Ali Broumandan, Thomas Taylor, Darrell Anklovitch, Sandy Kennedy, NovAtel Inc., Canada

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Abstract:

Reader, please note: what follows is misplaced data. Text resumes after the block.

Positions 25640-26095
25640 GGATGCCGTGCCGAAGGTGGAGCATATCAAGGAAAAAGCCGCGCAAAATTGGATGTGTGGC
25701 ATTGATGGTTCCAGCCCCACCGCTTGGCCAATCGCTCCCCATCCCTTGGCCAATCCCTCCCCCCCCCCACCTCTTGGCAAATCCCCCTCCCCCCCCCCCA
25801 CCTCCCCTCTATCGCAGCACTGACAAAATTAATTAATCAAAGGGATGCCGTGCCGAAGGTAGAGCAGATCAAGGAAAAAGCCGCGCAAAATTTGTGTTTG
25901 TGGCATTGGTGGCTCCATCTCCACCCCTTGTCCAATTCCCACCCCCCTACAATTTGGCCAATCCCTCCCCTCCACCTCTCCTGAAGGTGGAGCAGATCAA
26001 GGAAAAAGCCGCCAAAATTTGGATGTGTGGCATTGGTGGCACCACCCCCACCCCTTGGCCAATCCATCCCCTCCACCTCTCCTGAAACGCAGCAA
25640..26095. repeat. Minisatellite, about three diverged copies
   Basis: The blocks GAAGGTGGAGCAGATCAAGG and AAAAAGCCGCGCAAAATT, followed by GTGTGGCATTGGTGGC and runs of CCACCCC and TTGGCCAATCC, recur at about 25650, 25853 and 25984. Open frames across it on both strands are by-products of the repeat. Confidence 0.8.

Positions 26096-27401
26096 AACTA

GNSS receivers are highly vulnerable to structural interference signals such as spoofing and meaconing. A spoofing attack based on a set of synthesized GNSS signals, is an effective means of providing bogus position estimates to a victim receiver. Several spoofing countermeasure techniques to address different attack types using single or multiple antenna have been proposed. Both single and multiple antenna techniques focus on specific features of spoofing signals that can separate them from the authentic ones. Multiple antenna techniques can observe spoofing signals in ways that a single antenna cannot, and as a result they strengthen detection capabilities. Single antenna based spoofing detection metrics are implemented in the pre-despreading or post-despreading layers of a GNSS receiver and are most effective when both spoofing and authentic signals are present. Pre-despreading and intermediate frequency signal monitoring metrics have been used to detect the presence of excessive amount of power in GNSS bands. These metrics rely on the assumption that spoofing signals are more powerful than the authentic ones and that a successful spoofing attack transmits several GNSS-like signals. Post-despreading methods are used to detect an abnormal behavior in acquisition and tracking levels which is caused by the presence of both spoofing and authentic signals. In many practical scenarios, a spoofer generates multiple GNSS signals and transmits them using a single antenna. As such, spoofed PRNs are spatially correlated since they all experience the same propagation channel. This feature can be used to discriminate them from the spatially distributed authentic signals. More specifically, the counterfeit signals sourced from a single transmit antenna have the same spatial signature, which means that all the signals experience the same channel variation in the spatial domain. This can be used as a metric to detect a spoofing attack. A key advantage of multiple antenna over a single antenna spoofing detection is that it can detect a spoofing attack in the absence of authentic signals (e.g. covered antenna case). Additionally, when both authentic and spoofed signals are present, a multiple antenna based detection method can identify which particular PRNs are spoofed. This paper demonstrates a spoofing detection module implemented on a dual-antenna variant of NovAtel’s OEM7 generation of GNSS receivers. The proposed architecture enables the receiver to detect a spoofing attack, as well as discriminate and classify spoofed PRNs from the authentic ones. The detector utilizes pre-despreading and post-despreading methods using a multi-layer detection strategy. The spatial processing detection metric uses two spatially separated antenna and is based on single and double-difference carrier phase observations. The operation of the proposed receiver structure will be tested in a real-world spoofing scenario. A hardware simulator is used as a spoofing generator, combined with the authentic signals collected from two spatially separated outdoor antennas. The test results show that the proposed technique can successfully detect and classify the spoofing and authentic PRNs. The advantage of a dual-antenna spoofing detection method will be compared to that of a single antenna in various spoofing attack scenarios. The detection performance of the dual-antenna spoofing detection methodology as a function of the antenna spacing will be characterized. The mean time to detect and probability of false detection in absence of spoofing attack will be evaluated in various GNSS operation environments.